Name of Reaction Product

Steam Reformation Syngas

Steam Reformation Syngas

Partial Oxidation Syngas

Steam Reformation Syngas

Water Gas Shift

-92 kcal/mole Combustion

Hydrogen Energy

-205 kcal/mole Combustion Energy

-23 kcal/mole Methanol Synthesis Methanol

methanol proceeds just as it would with coal. Again, this is all strictly tried-and-true nineteenth-century chemical engineering.

A more modern way would be to use a special catalyst to oxidize methane directly into methanol. This saves a process step and thereby cuts costs. A number of such direct oxidation methanol plants are currently under construction.

Biomass, which is primarily cellulose, can also be used to make methanol. Cellulose is a complex long-chain molecule, with an approximate formula of C4H603, with small amounts of nitrogen, traces of sulfur, and a few other odds and ends mixed in. Again, the strategy is simply to turn it into synthesis gas by reaction with steam, using heat provided by burning a minority of the material to drive the conversion of the rest.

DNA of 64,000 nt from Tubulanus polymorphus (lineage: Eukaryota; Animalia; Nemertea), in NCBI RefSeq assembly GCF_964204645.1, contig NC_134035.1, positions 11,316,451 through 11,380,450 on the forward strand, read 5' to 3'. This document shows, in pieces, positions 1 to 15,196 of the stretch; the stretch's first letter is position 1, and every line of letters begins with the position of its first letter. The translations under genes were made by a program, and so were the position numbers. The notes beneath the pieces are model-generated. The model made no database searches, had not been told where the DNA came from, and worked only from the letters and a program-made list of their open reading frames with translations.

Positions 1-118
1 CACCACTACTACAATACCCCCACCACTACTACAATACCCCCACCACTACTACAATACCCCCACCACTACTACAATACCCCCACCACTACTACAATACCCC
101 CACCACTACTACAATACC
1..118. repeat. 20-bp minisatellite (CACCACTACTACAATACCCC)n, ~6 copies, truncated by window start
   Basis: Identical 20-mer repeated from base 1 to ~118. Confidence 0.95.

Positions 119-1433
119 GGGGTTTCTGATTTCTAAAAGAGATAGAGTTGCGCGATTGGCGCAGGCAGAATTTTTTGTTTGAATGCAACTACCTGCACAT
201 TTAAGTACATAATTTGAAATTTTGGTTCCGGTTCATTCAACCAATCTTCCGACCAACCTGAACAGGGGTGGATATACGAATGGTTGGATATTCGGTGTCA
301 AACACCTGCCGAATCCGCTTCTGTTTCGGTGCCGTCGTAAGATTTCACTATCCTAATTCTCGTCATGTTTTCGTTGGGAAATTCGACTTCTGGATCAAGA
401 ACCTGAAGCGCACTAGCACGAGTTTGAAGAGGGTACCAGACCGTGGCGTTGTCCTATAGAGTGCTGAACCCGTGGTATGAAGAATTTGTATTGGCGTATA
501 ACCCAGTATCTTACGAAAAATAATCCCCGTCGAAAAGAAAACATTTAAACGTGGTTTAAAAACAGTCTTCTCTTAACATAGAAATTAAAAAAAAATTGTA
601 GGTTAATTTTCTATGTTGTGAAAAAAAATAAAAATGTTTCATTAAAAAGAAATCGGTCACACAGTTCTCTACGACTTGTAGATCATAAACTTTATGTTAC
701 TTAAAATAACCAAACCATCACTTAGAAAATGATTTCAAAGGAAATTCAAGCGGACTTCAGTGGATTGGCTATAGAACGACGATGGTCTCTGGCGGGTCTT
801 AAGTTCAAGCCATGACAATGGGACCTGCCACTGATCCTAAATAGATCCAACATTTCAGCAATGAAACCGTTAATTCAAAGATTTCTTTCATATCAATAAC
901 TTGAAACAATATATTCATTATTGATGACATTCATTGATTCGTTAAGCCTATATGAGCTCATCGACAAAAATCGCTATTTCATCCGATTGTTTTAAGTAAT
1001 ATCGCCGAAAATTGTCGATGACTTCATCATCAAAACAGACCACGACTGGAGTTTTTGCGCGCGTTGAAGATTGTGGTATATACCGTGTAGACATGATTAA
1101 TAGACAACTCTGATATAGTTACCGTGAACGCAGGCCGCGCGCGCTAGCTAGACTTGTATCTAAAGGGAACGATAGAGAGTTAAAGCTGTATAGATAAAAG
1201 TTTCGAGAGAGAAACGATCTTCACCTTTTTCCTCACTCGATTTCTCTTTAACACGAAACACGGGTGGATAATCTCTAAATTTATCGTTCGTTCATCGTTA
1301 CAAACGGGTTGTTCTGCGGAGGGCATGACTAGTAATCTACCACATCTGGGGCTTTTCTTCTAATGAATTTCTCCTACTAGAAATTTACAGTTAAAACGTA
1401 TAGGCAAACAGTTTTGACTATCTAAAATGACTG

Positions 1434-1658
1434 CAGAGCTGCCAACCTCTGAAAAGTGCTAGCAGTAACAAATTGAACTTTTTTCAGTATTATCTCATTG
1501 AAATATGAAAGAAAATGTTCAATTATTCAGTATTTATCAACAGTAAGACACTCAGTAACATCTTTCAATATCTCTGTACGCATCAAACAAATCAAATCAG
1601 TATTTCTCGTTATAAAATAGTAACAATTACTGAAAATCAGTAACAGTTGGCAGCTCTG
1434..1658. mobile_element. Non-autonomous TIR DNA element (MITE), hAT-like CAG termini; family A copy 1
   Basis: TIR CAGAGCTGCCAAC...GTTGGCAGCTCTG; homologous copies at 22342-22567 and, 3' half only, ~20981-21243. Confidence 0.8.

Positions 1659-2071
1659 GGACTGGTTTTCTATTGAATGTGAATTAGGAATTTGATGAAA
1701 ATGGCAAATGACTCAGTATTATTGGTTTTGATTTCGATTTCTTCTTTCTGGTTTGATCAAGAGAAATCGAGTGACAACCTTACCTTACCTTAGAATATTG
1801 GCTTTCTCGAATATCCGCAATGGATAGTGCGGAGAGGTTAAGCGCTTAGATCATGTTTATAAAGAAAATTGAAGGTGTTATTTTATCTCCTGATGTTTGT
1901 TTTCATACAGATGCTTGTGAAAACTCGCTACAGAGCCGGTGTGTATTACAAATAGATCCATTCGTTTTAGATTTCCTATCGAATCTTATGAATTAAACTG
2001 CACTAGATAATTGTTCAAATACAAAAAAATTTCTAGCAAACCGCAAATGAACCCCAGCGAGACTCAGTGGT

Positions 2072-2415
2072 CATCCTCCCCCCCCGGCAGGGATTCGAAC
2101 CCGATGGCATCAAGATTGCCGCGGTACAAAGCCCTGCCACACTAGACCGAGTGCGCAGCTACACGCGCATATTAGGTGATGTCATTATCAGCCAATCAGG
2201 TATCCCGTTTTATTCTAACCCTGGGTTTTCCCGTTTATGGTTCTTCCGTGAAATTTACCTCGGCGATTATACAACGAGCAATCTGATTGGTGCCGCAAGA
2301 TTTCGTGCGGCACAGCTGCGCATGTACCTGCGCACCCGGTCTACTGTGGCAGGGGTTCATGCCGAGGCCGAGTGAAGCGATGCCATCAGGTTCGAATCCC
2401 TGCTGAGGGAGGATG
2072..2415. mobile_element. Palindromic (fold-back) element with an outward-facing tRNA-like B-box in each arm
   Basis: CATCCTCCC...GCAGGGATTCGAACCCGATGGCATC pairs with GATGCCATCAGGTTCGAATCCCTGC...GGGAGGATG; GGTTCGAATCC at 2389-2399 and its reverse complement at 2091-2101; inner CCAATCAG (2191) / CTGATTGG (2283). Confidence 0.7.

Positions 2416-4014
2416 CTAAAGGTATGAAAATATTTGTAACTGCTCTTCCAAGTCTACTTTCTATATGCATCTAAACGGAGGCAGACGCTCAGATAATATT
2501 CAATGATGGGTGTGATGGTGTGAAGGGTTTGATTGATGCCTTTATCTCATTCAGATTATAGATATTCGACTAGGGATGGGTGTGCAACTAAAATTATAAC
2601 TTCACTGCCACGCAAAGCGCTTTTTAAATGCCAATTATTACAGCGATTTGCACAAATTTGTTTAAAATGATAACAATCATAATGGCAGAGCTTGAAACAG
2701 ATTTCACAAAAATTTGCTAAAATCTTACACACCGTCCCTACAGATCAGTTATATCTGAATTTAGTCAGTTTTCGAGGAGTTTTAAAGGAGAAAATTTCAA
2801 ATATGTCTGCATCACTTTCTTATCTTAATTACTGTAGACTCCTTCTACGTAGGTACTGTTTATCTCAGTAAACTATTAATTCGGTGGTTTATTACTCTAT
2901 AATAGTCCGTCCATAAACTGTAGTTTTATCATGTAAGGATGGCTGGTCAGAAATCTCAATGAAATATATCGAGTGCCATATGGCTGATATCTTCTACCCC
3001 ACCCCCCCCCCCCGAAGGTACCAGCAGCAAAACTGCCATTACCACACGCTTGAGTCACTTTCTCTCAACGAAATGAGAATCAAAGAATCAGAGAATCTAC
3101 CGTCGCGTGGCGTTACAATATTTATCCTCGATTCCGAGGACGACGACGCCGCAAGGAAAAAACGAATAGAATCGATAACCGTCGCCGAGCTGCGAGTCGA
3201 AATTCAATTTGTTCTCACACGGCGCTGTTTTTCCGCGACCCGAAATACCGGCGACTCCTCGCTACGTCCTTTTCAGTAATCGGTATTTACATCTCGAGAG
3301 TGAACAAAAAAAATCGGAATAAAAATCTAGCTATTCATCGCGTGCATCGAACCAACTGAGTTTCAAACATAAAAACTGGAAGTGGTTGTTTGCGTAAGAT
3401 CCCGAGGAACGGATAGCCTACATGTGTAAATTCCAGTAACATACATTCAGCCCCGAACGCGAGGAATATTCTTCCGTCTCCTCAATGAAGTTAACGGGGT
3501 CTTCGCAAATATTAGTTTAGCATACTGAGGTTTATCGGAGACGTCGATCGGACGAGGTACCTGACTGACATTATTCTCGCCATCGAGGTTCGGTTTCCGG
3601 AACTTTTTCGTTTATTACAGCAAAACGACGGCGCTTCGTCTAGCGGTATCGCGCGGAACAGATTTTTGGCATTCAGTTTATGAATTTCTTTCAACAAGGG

Once we have the syngas, the rest of the process follows the same path as that needed to convert coal or natural gas. And the beauty of it is that any plant material, without exception—from weeds and fallen leaves to swamp cattails and the vast floating growths that clog innumerable rivers in Latin America and Africa—can be used as feedstock for the process.

As for converting trash, it doesn't matter whether the feedstock is composed of packaging materials, old rags, used candy wrappers, plastic forks, or Styrofoam coffee cups. The stuff is all just compounds of carbon, hydrogen, and oxygen, with a few impurities thrown in here and there, and all of it can be pyrolyzed and reacted with steam to produce synthesis gas, and then methanol.

The chemical equations specifying all the reactions we've discussed are shown in table 5.8. In table 5.8, a positive energy input means that energy is needed to drive the reaction, while a negative energy input means that the reaction produces energy.

The chemistry needed to dethrone oil from its trump-suit status is well understood. We can readily convert our fuel strong suits into an alcohol supply bountiful enough to wash OPEC off the map.

The only issue is that we need to have cars and trucks that can use it. This will be the subject of our next chapter.

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